Along with June comes Father’s Day and my thoughts turn to my own father, Blue Water Charlie. If you want to read about Blue Water in detail, click here to find a copy of my book, Blue Water & Me, Tall Tales of Adventures With My Father.
There’s a tremendous difference between families with fathers and families without fathers. Just Google it. There is no question that children that grow up with a father figure make better citizens.
My father was not a perfect man. He was this bigger-than-life commercial fisherman. A complex man, full of contradictions, he laid down the law for us like some Olympian God and never explained his reasons. Just because he said so was good enough.
When I had kids of my own, he once told me that “raising kids is a lot like breaking broncos.” He should know because that was his first job, growing up in West Texas. “Show them who is boss, then treat them with kindness.”
But that didn’t mean he gave up his thirst for adventure. As we grew older, he took us with him camping, traveling, exploring. I’m so grateful that he instilled that sense of adventure in me.
He always showed us kindness, even when administering discipline. I can’t remember how many times he said “Now Penny, you know that I don’t enjoy this, but you need to be taught a lesson. I’m doing this for your own good.” Was it good that I couldn’t sit down for a week afterwards? But I learned my lesson.
The lesson I learned was to logically decide if what I wanted to do was worth the punishment. I never got away with anything. My mother had the ability to read my mind. She always knew what I was going to do before I did it. She could see through walls and had eyes in the back of her head. I learned early on to gauge if what I was contemplating was worth the penalty. If it was, I went ahead and did it, if not, I abstained. That way, if I was going to misbehave, I always got my “spanking’s worth.”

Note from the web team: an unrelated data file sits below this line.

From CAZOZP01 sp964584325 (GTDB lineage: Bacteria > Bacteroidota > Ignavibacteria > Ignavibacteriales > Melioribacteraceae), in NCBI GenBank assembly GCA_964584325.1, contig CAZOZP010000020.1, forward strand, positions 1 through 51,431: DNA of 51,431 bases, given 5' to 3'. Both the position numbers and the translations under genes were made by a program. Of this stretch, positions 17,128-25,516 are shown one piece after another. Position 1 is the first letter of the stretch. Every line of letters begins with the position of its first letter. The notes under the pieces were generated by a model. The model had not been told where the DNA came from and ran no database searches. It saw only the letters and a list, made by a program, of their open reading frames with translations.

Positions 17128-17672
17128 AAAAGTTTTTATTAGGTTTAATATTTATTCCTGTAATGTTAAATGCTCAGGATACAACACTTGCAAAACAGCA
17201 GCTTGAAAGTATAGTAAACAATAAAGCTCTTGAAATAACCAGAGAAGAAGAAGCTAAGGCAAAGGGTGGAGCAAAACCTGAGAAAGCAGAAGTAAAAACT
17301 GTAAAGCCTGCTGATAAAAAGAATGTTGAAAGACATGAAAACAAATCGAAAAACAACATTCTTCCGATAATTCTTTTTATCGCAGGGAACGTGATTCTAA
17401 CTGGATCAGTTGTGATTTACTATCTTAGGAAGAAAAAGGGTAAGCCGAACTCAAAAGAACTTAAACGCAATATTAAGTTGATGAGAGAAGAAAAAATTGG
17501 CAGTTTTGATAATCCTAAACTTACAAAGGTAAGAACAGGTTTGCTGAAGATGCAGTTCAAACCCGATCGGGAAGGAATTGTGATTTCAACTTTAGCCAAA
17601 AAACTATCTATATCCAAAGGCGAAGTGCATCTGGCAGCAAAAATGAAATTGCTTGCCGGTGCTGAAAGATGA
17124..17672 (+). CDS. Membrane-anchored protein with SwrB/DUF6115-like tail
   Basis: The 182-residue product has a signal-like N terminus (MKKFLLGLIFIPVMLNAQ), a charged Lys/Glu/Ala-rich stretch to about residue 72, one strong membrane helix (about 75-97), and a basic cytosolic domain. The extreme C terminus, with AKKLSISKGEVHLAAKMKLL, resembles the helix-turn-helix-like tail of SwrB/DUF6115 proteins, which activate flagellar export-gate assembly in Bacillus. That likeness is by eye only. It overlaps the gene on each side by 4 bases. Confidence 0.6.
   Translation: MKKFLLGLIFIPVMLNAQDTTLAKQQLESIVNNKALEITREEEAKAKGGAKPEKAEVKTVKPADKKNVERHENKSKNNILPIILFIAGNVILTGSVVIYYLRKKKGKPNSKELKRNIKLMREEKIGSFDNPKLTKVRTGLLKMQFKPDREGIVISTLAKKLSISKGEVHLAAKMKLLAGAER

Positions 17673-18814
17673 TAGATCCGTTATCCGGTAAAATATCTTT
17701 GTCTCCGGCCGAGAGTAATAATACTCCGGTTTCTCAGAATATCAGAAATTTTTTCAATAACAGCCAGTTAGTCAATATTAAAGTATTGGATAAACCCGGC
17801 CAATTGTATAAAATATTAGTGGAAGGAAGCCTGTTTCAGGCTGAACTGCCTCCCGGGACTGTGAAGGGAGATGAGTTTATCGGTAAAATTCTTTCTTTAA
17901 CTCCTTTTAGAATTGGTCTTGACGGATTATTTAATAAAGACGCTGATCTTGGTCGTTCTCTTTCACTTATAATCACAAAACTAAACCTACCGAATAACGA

Papa taught us lots, both by what he said and what he did. He was a stickler for manners. He grew up in the south and was a southern gentleman. He also was an Army officer and learned US Army style manners. He passed these on to us. I won’t take a bite until the hostess is seated and can’t abide someone wearing a hat to the table.
But he settled for the sake of his children. He loved us so much that he gave up what he wanted to do to be with us. So this brings me to the question of what is love?
Although he never told us he loved us, the fact that he sacrificed his desires for his family was the ultimate act of love. Aristotle said that love is “to will the good of another.”
Putting the interest of your children ahead of your own interests is certainly an act of love. Even though Papa tried to plan our entire lives and we sometimes disappointed him, he reveled in our successes.
For all of his flaws, Papa was a good father. He set an example for us to follow. He made me want to be a better father than the one I had. I could not be who I am or have accomplished what I have accomplished without him.
When his grandfather, Pendleton Carroll, died, he held his father’s hand at his grandpa’s grave site. His father told him that grandpa, “was much of a man.” I guess it’s hereditary. Papa was much of a man.
Now for the unabashed commercial plug. I’ve written an entire book about Papa. To learn more about him, or order your copy of Blue Water & Me, Tall Tales of Adventures With My Father, click here.
Happy Father’s Day to all of you dads out there.